There are phrases that bring out smiles and there are strings of words that generate frowns.
Here’s one that can do both: “Some of us were talking…”
Like other “traffic signal” words and phrases – things like “but” as in “You’ll like it but it might be bumpy” or “just” as in “He’s just another candidate” – these words or phrases are best used sparingly and with smart intent.
When I got the note that started with “Some of us were talking..” my impulse took me to that place of some other similar notes I’ve received throughout my life – most of them not-so-well.
The ones I best remember were mostly people advancing self-interest, as in “Some of us were talking and it seems like we should be at the front of the line” sort of thing. I link it with people who have the time to gossip, not necessarily a great or accurate association.
While this note actually had some useful ideas, it generated less initial discussion than it should have. I think it’s likely the way the idea got framed by the use of “Some of us were talking….”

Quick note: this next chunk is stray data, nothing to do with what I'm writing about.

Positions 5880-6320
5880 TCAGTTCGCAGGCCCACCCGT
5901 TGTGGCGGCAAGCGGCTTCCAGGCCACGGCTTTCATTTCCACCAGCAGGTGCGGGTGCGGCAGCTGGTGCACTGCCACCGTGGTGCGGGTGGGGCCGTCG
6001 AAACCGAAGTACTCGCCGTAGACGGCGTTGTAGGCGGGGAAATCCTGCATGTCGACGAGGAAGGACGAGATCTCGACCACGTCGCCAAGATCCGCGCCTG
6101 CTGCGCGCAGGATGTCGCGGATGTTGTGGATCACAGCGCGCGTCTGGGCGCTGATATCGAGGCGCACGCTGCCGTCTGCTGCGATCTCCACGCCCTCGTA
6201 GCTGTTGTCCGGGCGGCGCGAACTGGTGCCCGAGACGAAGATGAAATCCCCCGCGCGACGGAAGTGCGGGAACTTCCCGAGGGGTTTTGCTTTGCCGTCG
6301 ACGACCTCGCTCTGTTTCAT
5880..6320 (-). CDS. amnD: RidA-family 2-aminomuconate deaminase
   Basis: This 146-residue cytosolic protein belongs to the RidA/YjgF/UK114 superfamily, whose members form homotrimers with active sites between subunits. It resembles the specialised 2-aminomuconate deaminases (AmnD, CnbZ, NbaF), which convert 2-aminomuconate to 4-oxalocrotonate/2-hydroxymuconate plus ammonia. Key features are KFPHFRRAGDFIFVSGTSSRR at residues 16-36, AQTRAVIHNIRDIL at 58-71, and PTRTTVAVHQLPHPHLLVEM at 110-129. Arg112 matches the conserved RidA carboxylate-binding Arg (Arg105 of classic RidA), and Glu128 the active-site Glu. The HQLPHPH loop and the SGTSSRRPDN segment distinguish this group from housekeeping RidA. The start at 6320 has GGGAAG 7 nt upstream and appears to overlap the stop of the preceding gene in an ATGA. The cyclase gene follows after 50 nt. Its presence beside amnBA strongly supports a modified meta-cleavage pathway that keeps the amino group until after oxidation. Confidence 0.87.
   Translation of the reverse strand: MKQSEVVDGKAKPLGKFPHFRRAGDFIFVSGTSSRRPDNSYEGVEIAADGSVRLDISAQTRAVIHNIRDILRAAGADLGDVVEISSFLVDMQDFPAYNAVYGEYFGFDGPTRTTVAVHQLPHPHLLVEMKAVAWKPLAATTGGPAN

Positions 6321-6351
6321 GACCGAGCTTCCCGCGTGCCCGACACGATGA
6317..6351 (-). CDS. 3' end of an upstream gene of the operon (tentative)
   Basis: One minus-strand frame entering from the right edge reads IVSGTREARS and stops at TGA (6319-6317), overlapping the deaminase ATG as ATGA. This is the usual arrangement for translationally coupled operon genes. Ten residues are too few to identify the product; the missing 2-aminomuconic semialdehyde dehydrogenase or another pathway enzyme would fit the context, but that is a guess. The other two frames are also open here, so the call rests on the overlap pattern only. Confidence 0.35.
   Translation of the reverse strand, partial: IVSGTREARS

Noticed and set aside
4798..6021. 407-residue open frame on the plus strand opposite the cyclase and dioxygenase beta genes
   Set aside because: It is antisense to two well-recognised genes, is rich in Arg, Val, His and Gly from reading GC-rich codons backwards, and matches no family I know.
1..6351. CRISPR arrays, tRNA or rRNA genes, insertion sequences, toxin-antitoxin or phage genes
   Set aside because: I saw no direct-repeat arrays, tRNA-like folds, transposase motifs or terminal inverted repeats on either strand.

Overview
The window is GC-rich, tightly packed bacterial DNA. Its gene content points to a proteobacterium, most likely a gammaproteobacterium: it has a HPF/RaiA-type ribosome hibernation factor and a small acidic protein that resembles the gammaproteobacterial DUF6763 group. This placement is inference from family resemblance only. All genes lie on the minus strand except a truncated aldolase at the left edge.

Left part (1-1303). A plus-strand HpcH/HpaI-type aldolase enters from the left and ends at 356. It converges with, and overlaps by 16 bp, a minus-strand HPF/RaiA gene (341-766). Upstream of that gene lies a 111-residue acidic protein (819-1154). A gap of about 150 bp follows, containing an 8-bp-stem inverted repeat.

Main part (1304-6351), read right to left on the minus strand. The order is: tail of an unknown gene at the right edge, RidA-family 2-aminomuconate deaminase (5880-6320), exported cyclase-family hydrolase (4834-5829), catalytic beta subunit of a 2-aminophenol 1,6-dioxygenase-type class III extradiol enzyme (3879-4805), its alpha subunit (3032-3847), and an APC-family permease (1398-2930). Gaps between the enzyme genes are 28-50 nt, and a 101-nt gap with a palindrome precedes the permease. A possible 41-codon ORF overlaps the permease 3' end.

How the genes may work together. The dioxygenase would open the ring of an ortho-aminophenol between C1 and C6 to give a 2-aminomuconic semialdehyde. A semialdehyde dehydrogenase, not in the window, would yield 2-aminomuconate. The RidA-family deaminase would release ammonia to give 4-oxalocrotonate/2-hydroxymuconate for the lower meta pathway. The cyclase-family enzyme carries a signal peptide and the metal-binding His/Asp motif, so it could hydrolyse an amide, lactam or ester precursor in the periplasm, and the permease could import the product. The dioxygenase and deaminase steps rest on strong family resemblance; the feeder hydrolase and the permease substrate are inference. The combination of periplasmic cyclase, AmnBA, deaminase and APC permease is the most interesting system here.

Hunch is that I’m not alone to reacting to that phrase in this regard and like the tips for “but” (use “and” instead) and “just” (avoid like the plague), you can be more impactful if you take credit / responsibility personally (“I thought about the issue and I have a take on it I want to share with you.“).
While there’s allegedly safety in numbers, there’s less credit and responsibility in anonymity.
Leaders who want to be impactful speak for themselves.
People who want to be less effective let others – as in “some of us” – speak for them.
Life Back West is an occasional set of writings focused on ways people, teams and organizations can be both more effective (doing the right thing) and more efficient (doing the right thing well). More about executive, career and team / leadership coaching services can be found at the “About J. Mike Smith and Back West, Inc.” sidebar or the “Hire Me” tab. You can also read an online interview with me at WhoHub.
Gossip. Photo credit: kamshots